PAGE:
Hear your voice shake as you say it. Hear your chair bang against the wall as you realize you’re trapped. Hear your whimper as he grabs you, the rapist’s groan as the pain tears into your throat. Hear the echo as he yells at you, “Bitch.”

Statistically, it should have happened sooner: someone’s boyfriend or father, anyone, could have attacked you anywhere, in any airport or guest room. But here? Now? After all of that?

Gag. Choke. Imagine your body bloated with water, floating down the Danube. Wonder if they’ll only look for you because you got into Harvard.

Struggle to breathe. Stay calm. Conserve air. As everything gets dark and blurred around the edges, tally up your winnings. Bargain them away with God, one by one, to make it stop, to breathe again, to live.

The rapist ejaculates on the cardigan you wore in the newspapers. He lights a cigarette and asks, “What’s your name again?”

If the reporters’ questions made you real, the rapist’s question erases you.

“Just kidding, Emi.” He laughs.

Spit hangs from your chin. Tears and saliva coat your cheeks. Snot dangles from your nose in strings. Realize how you look: you’re the opposite of the girl in the newspaper, dignified by her achievements. You feel worth less than a chew toy, less than the pile of trash in your mom’s bathtub, less than a stack of moldy magazines. Worry that this is who you were all along, that all the rapist did was strip you of your packaging.


I woke up the next morning the loneliest I’d ever been. My throat hurt so bad I worried I’d never speak again. There’d be no more smiling into the phone, no more men jotting quotes on notepads, no more beaming on the local Fox News. Maybe it was for the best: when I saw a picture of myself on TV, I felt mystified; how could anyone look that elated? Anyway, the news cycle had moved on to the octopus predicting the World Cup.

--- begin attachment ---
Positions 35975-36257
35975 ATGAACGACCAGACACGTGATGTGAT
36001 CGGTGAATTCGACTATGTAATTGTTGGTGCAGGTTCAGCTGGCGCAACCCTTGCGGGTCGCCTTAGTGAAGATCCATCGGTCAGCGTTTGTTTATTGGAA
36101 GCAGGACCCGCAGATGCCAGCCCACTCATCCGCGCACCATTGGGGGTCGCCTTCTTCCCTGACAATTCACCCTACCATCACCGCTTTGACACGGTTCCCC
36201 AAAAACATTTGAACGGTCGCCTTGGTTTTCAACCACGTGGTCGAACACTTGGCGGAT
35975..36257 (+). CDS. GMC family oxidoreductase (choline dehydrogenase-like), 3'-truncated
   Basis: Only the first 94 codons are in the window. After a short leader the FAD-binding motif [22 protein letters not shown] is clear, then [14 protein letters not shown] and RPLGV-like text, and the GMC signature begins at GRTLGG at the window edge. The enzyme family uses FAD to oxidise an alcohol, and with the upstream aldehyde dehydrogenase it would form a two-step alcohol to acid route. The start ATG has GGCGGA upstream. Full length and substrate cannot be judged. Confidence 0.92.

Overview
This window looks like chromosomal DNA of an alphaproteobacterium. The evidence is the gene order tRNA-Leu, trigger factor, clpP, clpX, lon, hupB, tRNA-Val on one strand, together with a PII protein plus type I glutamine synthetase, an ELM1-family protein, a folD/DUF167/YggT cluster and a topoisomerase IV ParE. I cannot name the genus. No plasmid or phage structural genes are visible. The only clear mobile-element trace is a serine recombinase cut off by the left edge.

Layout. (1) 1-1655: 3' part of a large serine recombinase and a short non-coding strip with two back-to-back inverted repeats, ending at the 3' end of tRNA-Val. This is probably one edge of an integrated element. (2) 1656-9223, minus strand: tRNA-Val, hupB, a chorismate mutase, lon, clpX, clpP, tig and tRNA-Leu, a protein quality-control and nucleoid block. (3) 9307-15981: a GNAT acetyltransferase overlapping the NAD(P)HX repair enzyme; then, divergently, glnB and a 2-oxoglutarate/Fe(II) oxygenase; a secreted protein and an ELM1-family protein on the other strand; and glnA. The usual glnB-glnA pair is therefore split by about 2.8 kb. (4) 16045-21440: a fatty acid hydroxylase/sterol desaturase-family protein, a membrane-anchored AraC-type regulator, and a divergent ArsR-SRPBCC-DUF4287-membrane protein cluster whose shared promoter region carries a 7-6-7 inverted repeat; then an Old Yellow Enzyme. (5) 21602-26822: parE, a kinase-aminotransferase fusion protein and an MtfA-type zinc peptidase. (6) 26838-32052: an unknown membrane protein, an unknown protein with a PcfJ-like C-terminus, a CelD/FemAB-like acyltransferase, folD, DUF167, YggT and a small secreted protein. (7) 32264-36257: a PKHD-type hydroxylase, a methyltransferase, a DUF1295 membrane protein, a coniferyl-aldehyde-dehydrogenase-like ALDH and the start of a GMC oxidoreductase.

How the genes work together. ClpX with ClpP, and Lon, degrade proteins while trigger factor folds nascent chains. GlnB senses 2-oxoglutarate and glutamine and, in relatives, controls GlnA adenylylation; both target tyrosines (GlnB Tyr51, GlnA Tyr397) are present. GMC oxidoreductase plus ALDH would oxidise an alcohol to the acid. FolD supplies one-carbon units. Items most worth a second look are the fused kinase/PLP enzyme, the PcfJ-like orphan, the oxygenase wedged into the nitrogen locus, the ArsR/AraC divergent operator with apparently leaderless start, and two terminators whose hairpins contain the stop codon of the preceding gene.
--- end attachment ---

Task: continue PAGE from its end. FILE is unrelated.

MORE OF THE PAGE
I wrote my doctor a desperate email. For the rest of the day, I staggered around Budapest, stunned.

I felt like such a failure. I thought I’d bombed the biggest test of my life by not being able to stop the rapist. I stood on a bridge over the Danube. I pressed my belly against the railing and stared down at the shimmering water. I knew that if I fell far enough, all my bones would break at once. Then, I remembered the donors and my mentor and The Committee. Obligation overwhelmed me. I stepped away.

When I checked my email, I found requests for financial aid forms and line edits of “tremendously powerful” poems and confirmation on the right address to send the five-piece set of luggage. But my doctor didn’t reply.

Two days later, still in pain, I called my mom. “I want to go home,” I cried. I felt pathetic as I said it. That was the wrong story. My life wasn’t The Wizard of Oz.

In the story my mom told, The Velveteen Rabbit, the toy gets taken away but as a consolation prize comes to life. At the end of the book, he’s frolicking with the other bunnies in the grass when he sees the boy whose love made him real. The rabbit watches but can never go home.

That’s how I felt when I read my mom’s reply to the news that I’d been assaulted. She emailed me a list of my accomplishments. She paraphrased a quote from The Incredibles: “Stop acting that way, remember who you are!” I had to cheer up.

I knew my success obligated me to respond a certain way. Back in Minnesota, when my doctor asked if I had contemplated suicide, I answered: “I owe too much to too many people.”

When my mentor asked me, “What were you expecting?” I balled my fists and stared at the floor. “It’s not safe. A girl, alone?” As if I’d never felt unsafe during those years on my own. But I couldn’t defend myself: I needed a place to stay. By then, I knew how this human-interest-story stuff worked. When I succeeded, I exemplified triumph. When someone hurt me, I was held responsible for my vulnerability all along.


What do you do next?

Wash your sweater. Thank your mentor for her advice. After a week on her sofa, board a bus to Chicago for one friend’s house, followed by another’s. Play a good houseguest. Smile. Say, “Thank you.” Say nothing about the attack. When people ask about your background, say, “I went to boarding school.”